Paladin states that Washihane is not married yet – which from his previous descriptions, is a part of gameplay itself. The way he describes her is particularly telling, she is “showing all the boys how it is done”. As explained before (as far as I understood it from these videos), choosing gender is almost like selecting difficulty. Some men have declared their admiration for Washihane, but Paladin says they are all probably trying to ride his coattails. So for Paladin, none of the suitors have been particularly suitable yet, as it would seem to be that they were all lesser than Washihane herself. Paladin then exclaims “they can put up or shut up!”
Paladin declares “Suno is mine!”, but after another short screen, it appears there are some holdout enemy forces. Washihane moves in to tracking these down. Taking out the bow, Paladin aims it and says “Headshot. Boom”.
This is not an uncommon thing (although personally, I’m terrible at aiming, probably because the only game I’ve played in which I’ve had is is Left 4 Dead 1 and 2). Some games have had sort of disembodied voices over the top of combat, declaring a headshot or other finishing move. Perhaps the more better known is Mortal Kombat’s “FINISH HIM” or “FATALITY” by the announce. Halo (from my vague memory… I should play it again) also did “headshot” and “killing spree” announcements within multiplayer mode. Checking with another friend, they believe that this declaration of headshots came from the game Quake.
The last scene before he ends the combat situation, he uses a bow and arrow again, but explains it was pretty pointless for that particular enemy as they blocked his arrow with a shield, and it works “pretty true to physics and all that.”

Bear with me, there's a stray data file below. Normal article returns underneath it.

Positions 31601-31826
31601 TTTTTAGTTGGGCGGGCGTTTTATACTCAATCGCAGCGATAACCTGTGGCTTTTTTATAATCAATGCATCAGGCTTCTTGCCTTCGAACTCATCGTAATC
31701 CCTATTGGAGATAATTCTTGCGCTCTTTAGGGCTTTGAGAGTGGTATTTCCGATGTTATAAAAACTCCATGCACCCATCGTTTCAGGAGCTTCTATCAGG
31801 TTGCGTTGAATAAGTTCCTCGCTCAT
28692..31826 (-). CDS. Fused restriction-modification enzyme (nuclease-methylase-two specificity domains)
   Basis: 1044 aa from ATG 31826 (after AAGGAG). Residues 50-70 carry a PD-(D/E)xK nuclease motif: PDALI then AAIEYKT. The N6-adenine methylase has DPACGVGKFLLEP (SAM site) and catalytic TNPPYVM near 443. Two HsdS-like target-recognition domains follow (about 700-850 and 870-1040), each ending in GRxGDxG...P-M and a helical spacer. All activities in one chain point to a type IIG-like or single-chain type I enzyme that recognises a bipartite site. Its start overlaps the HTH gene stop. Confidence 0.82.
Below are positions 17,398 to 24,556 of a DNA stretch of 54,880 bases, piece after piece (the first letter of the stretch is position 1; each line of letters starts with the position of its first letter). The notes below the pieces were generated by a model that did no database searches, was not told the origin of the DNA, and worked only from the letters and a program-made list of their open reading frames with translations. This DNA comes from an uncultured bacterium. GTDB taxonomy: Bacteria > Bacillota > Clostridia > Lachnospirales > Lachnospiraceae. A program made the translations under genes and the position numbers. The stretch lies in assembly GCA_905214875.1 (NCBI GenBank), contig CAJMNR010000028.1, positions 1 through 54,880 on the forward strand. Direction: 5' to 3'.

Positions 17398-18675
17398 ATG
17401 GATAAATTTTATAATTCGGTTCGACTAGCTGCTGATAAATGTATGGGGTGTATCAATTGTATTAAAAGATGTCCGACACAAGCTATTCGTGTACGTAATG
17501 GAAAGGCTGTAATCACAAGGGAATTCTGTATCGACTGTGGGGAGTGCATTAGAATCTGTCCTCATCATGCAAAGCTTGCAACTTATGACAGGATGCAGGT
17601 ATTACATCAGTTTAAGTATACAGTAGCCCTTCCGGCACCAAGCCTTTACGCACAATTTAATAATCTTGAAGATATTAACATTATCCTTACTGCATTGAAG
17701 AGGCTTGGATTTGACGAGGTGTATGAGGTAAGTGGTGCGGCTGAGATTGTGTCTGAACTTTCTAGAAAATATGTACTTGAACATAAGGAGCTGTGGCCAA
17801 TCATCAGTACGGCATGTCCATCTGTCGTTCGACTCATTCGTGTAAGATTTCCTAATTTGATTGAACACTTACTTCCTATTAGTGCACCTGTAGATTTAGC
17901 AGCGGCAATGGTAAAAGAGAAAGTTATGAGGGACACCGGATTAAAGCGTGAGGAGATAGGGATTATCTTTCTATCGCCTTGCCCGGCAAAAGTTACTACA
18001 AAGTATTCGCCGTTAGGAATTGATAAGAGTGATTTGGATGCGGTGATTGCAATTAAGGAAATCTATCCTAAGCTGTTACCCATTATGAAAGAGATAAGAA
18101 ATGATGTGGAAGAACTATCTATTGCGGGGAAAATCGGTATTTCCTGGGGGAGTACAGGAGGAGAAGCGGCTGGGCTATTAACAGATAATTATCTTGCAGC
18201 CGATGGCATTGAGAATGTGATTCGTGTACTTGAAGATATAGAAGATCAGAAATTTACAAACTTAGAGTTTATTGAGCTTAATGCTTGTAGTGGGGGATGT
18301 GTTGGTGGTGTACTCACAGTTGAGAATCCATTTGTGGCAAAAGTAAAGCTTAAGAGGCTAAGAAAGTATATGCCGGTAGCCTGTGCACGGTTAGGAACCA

The following screens are the post-combat operations, including the taking of prisoners, upgrading of units, looting, and finally he can decide whether Washihane herself will take over the town or one of the vassals who have gone over to his own faction. Paladin says Rochabarth is a “pretty cool guy” and appoints him as leader.
So overall, while it might not seem like much to you, dear reader, this has actually helped me out immensely in thinking about how I structure my methodology and about how I can approach these videos.
There’s a few features I’d be curious to see how they develop in other people’s videos.
- I didn’t expect it, but perhaps because of his prior knowledge about my own gaming history, he made this video much more in the concept of an instructional video of how the game works and the mechanics of it. Perhaps more like a combination review/Let’s Play. I expect that people will be very familiar with Let’s Play type videos. I also say review style, because at the end of the video, Paladin says that not many people will have heard of Mount and Blade, and it is a bit outdated, but that it is fun. The way people film in itself is an interesting case.
- I do find it interesting that while Paladin has a very clear cut idea of his main character, her history and background, he speaks mostly as himself and not her, although the language tends to blur sometimes. Comparing it to myself, I usually talk a lot more in the first person as the avatar, “I hate rogues” (when my hunter gets ganked by one in PvP), “I died again” (when I’m not paying attention and die to something stupid).
- The use of sound effects by the player themselves and sounds they make (and swearing!). I haven’t come across this yet in my own autoethnography (which I’m filming and then watching to try to see the incidental sounds I make, as well as my thought processes while playing), but this could be something interesting to look for. The progression from making a mistake and saying “oops” to getting angry or frustrated and going to full swearing.
- Also the references to external media that is not connected, such as Paladin naming his faction after a cartoon. When I decide to turn away and run from an enemy, if I think I would die if I stayed, I find myself singing from Monty Python “Brave Sir Robin ran away!”.
- While the game does have a single avatar that you advance, this was not the sort of game I was expecting. This is pretty much why I want people to be able to choose whatever game they want though (it would be pretty boring to see the same type of WoW/Dragon Age over and over again). What they choose as important is important in itself, even (especially!) if it is not something I would choose myself.